Julian Assange’s deportation is to enable future war crimes and cover-ups. There are anti-state activists and different levels of activism in order to get any solution to the existential crises, which are arguably the most complex situations that we face. We need to be anti-utopian. Assange reveals a gross injustice but also makes clear that despite the massive weight of the political class, judicial and press systems it’s all there for everyone to see. This demonstrates that it is almost impossible to make it invisible.
Fahad Ansari discussed the current COVID-19 situation in the UK, 145,000 people have died and there has hardly been a protest. The scandals with Boris, there were letters and some meme sharing, but no one on the streets, anywhere else in the world they would be. The idea here is to push you to vote for the opposition party, but the opposition party is just as bad. When the Rushdie situation happened people protested, Iraq was the same, but now a new bill comes in and people seem to only now realise that the government can take away your citizenship, but they could before. You are treated as a 2nd class citizen and even that can be taken away from you, and we’ve been moulded to submit and accept this. Therefore, we have to be unrealistic and we need to create a new vision.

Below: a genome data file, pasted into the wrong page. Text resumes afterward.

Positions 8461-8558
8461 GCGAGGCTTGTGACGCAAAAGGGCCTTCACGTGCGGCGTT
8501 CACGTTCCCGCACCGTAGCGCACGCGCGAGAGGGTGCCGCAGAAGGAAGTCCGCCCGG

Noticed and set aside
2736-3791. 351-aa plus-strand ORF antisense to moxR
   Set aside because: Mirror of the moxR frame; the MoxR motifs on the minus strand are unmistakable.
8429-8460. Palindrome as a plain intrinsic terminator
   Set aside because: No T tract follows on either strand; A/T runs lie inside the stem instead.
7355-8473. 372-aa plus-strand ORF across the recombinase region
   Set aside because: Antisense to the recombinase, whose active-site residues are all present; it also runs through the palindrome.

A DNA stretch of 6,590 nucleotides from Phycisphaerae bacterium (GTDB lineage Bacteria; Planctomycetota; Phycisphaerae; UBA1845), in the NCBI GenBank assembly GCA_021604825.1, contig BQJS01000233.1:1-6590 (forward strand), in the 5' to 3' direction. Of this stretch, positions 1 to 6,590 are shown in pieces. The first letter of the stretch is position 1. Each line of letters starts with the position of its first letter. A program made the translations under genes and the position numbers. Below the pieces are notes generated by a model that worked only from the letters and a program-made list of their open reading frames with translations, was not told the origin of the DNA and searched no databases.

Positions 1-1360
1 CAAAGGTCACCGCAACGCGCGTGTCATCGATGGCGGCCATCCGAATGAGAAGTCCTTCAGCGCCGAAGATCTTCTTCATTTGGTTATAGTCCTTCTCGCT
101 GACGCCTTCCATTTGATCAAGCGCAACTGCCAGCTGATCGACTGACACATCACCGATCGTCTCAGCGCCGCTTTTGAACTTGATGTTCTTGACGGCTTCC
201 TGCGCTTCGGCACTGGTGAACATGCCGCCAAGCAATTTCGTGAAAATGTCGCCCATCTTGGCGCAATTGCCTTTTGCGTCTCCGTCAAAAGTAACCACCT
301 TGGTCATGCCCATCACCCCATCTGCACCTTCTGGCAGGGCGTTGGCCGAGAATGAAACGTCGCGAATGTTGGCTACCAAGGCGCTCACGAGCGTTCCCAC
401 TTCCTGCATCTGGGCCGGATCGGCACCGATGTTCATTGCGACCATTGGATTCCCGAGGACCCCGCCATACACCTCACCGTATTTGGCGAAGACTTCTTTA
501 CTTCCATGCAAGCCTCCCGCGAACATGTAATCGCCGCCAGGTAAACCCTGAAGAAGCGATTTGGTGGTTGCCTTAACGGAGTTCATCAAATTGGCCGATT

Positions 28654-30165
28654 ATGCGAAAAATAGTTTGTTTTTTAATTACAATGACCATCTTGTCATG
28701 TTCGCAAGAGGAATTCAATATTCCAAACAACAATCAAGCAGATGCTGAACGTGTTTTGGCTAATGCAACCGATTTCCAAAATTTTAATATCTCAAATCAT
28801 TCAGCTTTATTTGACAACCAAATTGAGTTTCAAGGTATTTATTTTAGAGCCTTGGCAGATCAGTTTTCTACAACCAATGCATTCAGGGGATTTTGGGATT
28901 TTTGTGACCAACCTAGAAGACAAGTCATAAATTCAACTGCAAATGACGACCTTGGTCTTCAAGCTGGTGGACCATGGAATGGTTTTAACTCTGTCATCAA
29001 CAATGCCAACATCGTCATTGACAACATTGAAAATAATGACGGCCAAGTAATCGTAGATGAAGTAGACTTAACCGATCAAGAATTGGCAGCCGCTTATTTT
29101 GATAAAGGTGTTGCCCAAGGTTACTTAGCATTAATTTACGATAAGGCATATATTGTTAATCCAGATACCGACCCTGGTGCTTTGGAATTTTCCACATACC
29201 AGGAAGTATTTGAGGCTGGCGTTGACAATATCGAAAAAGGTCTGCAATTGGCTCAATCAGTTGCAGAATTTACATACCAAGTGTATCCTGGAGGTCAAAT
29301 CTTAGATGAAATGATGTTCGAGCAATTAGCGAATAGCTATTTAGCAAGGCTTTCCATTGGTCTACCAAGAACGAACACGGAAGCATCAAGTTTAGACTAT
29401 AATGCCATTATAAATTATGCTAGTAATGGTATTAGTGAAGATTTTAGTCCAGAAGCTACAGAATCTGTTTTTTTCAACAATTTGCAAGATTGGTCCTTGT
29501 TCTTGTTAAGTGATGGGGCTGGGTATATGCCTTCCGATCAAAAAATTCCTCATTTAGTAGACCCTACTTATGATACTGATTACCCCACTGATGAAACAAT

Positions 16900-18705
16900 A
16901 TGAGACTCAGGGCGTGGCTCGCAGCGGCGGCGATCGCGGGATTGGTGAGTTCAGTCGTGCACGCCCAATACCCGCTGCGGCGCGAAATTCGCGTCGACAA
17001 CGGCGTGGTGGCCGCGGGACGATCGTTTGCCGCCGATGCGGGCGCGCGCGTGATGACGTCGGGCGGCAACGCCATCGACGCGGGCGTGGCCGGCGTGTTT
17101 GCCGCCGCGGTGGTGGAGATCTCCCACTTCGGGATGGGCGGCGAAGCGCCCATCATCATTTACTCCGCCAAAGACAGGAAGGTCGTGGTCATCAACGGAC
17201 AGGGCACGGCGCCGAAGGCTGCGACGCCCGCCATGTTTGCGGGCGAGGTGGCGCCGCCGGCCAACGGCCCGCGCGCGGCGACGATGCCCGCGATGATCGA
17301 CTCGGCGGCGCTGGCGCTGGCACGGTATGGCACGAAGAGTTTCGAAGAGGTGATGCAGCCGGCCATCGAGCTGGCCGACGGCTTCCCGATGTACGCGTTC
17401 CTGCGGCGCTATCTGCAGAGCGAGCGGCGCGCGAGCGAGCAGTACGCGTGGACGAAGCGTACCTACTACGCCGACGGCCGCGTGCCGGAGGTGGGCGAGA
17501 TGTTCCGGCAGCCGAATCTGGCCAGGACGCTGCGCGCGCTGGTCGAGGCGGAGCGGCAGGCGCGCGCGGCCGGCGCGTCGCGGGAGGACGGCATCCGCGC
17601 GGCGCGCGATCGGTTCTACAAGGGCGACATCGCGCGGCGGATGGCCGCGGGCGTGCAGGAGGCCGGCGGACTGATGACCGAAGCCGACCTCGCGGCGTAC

The system is evil, and I don’t use that word sparingly. With someone like Priti Patel in power who is so biased. We are at the moment the world governments, activists and parts of the left, are not ready to envision a world without an apartheid state, they cannot see outside the vision of a two-state solution for Palestine.
Session 4: Serving the Community: Social Services or Community Programs?
The final session, Serving the Community: Social Services or Community Programs?, included papers from Sariya Cheruvalil-Contractor and Professor Ramón Grosfoguel.